If you are coming from Thailand to Cambodia, see directions here!

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Travel Tips: 5 Do's and Don'ts in Cambodia {Part 2}

On Monday, I shared 5 do's and don'ts for travelers to Cambodia (read part 1 here). Today, I'm sharing the rest of my list.

If you have any tips yourself or any questions about Cambodia, leave a comment below - I'd love to hear from you!

Inside Central Market in Phnom Penh

1. Do bargain with a smile.

Market shopping is one of the highlights of Cambodia - some of my favorites are the Old Market in Siem Reap, and in Phnom Penh, Central Market and Russian Market. And you have to bargain - it's just part of the experience!

Bargaining is supposed to be fun - a way to interact with the seller and find a price that makes both of you happy. What can ruin the experience? Bargaining aggressively, being rude to the sellers, and expecting to get something for nothing.

Remember what I said in the last post about losing face? I've seen a lot of foreigners do that by offering ridiculously low sums for a souvenir, then acting angry when the seller refuses. It's important to be respectful and friendly towards the seller. They'll be more inclined to help you out with a good price if you show you value the relationship. Relationships are very important in Asian culture - even if it only lasts 5 minutes between the buyer and seller in a market!

2. Don't expect to get something for nothing.

Don't offer a ridiculously low sum in the market when you're shopping. It is expected that you bargain and offer a lower price than the initial one stated by the seller. But I've seen this happen: The seller says, "$10"; the tourist says, "$3"; seller says "$7"; buyer says, "$2".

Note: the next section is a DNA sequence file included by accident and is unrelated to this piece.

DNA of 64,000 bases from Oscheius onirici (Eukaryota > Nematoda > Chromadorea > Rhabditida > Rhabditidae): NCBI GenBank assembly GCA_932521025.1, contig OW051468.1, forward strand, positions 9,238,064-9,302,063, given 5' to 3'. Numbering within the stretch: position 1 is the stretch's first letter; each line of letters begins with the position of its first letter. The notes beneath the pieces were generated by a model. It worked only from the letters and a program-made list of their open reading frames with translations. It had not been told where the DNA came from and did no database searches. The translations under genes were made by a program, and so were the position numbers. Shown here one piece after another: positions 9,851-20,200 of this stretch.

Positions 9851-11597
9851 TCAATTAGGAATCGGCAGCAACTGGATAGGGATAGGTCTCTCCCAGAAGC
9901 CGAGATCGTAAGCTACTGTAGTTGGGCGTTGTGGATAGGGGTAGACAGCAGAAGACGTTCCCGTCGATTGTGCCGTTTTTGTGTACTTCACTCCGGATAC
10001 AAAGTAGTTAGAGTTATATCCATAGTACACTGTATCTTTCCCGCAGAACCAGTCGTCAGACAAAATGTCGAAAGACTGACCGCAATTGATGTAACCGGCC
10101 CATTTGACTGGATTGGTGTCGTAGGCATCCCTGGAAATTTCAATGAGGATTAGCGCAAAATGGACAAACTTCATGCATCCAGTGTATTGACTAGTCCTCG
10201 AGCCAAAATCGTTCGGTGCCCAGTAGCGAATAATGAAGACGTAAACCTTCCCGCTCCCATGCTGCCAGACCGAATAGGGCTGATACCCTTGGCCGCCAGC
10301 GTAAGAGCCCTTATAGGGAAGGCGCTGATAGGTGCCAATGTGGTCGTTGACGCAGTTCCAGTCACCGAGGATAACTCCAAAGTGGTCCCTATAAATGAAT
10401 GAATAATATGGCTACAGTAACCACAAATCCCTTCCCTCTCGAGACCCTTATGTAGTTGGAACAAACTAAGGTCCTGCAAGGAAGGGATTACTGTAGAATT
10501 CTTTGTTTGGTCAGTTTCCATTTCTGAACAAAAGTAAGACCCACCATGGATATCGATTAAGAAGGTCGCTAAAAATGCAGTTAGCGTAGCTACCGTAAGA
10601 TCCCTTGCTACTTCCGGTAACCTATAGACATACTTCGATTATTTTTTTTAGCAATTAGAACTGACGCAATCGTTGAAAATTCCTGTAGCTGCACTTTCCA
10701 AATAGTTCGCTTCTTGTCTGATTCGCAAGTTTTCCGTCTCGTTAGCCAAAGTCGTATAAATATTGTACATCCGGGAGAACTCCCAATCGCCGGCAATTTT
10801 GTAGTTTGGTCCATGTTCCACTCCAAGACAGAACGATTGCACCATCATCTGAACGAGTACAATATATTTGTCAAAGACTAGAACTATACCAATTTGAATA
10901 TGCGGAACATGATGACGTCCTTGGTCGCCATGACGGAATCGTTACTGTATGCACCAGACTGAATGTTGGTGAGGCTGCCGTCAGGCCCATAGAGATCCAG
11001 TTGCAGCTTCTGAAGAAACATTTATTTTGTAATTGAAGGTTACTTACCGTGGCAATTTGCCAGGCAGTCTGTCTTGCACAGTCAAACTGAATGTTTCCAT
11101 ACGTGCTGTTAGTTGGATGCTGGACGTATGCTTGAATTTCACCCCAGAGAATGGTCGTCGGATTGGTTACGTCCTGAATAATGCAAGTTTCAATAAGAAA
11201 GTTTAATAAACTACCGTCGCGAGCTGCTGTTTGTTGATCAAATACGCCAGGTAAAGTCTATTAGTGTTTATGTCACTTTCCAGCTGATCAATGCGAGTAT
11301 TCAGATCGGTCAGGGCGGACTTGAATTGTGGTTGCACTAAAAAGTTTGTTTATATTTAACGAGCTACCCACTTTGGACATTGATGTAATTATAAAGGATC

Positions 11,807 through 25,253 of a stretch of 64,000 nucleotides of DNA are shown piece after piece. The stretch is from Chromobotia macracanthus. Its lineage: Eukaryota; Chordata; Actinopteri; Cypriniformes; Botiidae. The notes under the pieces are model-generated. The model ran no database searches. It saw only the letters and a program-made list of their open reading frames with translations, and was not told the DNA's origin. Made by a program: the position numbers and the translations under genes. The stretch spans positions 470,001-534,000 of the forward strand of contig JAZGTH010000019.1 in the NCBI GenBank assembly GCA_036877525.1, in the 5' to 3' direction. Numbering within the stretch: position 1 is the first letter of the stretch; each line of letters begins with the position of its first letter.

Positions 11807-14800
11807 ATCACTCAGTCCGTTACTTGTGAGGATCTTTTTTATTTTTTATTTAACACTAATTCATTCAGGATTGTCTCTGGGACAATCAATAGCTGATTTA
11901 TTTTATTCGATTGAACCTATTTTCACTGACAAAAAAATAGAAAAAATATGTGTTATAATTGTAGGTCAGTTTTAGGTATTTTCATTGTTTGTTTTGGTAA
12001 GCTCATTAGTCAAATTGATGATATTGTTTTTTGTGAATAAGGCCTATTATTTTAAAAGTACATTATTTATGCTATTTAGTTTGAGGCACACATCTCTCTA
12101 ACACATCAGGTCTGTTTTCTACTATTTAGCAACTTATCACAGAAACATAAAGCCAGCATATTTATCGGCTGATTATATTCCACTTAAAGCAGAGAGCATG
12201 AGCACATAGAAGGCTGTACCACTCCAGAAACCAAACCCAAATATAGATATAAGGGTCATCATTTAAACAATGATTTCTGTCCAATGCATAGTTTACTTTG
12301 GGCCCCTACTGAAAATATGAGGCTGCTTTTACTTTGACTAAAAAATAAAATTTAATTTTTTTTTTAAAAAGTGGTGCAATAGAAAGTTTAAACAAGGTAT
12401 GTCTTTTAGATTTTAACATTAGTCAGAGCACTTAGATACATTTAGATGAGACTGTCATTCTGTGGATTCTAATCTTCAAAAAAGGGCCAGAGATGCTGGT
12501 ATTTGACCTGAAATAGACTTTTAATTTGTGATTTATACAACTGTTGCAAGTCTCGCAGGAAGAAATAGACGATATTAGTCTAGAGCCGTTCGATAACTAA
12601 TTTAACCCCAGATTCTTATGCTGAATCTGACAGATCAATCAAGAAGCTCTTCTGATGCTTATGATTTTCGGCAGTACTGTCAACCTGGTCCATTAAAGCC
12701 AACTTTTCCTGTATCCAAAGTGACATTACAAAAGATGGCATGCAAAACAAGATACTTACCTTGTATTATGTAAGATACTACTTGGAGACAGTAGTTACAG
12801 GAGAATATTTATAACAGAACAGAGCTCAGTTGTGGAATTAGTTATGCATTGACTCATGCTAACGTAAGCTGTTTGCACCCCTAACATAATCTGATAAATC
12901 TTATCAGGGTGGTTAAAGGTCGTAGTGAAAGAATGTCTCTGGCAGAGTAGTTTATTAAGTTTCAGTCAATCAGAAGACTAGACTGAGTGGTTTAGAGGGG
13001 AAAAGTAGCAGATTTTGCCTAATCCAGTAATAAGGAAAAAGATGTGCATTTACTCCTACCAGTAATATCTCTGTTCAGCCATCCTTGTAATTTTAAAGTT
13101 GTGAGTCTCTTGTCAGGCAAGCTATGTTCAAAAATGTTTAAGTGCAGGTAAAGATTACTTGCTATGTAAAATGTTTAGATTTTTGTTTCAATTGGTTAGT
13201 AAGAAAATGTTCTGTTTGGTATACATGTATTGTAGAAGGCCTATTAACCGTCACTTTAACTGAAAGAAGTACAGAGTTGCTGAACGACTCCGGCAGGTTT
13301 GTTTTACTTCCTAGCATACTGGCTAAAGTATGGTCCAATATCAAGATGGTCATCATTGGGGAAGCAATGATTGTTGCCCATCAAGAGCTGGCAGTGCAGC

Going backwards doesn't win you any friends! Respect the seller and the products, and offer a fair price. They're trying to make a living!

As a foreigner, you will probably pay a little bit more (or a lot) than a local would for a product or service. That is just part of being a foreigner. Is it fair? No. Do you need to get upset about it? No. We  joke that there is a surcharge on skin color here. If you are white, you will automatically pay more.

Even as a foreigner who speaks Khmer and has lived here for 3 years, it happens to me. And I've learned it's just not a big deal. Ninety percent of the time, it's a difference of a few dollars, at the most. If I know the local price, I definitely try to get it. If I don't, I figure out what seems fair to me and don't sweat over the rest.

Doing the same will decrease your anxiety and increase your enjoyment of your time in Cambodia!

3. Do hold your schedule with an open hand.

This is one of the most basic rules of international travel. Don't stick to your schedule.

Cars break down. Planes are delayed. Miscommunications happen when you are talking with people for whom English is a second language. It rains, and roads flood. Or the taxi driver takes a nap and is an hour late.

If it makes you stressed out to just read that, you probably shouldn't travel.

Cambodia can be unpredictable - and that's what makes it an adventure. Don't see your schedule interruptions as a nuisance, but as a way to jump into unexpected opportunities. Your bus breaks down on the side of the road? Go buy a soda and strike up a conversation with the shop owner. A hotel reservation gets mixed up? Smile, try to work it out, and find a new hotel if you need to. It just might be better than the first one!